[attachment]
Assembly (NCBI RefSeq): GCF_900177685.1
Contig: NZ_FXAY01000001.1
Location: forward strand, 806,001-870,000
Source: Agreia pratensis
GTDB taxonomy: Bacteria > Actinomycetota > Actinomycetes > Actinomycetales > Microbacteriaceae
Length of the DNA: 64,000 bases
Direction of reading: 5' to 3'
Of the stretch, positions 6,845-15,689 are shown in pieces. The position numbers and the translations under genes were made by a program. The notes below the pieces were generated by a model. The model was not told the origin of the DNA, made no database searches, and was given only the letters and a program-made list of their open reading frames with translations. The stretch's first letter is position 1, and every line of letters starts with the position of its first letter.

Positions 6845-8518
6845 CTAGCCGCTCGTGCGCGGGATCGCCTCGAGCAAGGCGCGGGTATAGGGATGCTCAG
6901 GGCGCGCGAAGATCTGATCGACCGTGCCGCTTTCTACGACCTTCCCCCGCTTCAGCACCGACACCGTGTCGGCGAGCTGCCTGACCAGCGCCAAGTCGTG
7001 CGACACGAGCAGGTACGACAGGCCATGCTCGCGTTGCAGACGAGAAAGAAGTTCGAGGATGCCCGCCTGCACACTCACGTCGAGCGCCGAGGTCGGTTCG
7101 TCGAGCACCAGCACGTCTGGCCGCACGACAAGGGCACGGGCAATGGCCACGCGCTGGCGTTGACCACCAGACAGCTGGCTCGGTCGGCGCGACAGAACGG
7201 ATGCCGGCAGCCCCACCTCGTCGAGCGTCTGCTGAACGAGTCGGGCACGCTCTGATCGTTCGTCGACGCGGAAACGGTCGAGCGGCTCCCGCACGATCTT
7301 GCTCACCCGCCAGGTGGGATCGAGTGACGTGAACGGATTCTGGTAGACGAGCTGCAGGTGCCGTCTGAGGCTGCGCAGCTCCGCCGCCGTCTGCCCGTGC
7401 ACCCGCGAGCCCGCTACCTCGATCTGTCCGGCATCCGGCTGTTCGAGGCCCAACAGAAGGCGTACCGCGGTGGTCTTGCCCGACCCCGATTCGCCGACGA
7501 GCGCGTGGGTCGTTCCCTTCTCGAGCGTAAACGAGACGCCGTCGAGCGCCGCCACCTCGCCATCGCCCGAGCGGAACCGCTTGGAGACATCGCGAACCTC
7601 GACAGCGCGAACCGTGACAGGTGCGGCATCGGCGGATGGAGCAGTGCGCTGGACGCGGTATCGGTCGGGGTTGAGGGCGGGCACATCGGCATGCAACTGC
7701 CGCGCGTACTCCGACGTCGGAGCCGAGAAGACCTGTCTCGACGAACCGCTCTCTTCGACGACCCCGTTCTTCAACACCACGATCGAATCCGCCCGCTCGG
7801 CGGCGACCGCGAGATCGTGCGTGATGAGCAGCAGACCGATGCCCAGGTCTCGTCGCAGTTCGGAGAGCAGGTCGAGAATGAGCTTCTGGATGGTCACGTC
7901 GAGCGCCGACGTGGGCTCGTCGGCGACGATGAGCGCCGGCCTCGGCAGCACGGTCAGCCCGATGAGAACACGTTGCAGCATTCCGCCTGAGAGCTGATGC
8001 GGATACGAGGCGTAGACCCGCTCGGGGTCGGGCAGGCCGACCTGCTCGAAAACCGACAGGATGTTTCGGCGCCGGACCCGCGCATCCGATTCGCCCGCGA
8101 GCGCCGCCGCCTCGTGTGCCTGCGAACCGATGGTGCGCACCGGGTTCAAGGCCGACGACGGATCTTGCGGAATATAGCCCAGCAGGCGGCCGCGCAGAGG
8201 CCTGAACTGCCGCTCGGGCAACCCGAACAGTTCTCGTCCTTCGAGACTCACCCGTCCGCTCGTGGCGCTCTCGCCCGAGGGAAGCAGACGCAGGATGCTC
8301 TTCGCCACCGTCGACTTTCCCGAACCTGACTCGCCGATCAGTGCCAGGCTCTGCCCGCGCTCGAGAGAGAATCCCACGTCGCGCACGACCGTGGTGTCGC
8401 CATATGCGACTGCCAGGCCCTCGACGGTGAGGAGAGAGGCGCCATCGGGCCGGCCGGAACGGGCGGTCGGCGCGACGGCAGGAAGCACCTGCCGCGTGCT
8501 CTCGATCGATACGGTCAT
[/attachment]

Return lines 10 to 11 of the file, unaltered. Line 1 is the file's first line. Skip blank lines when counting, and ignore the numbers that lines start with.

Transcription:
6845 CTAGCCGCTCGTGCGCGGGATCGCCTCGAGCAAGGCGCGGGTATAGGGATGCTCAG
6901 GGCGCGCGAAGATCTGATCGACCGTGCCGCTTTCTACGACCTTCCCCCGCTTCAGCACCGACACCGTGTCGGCGAGCTGCCTGACCAGCGCCAAGTCGTG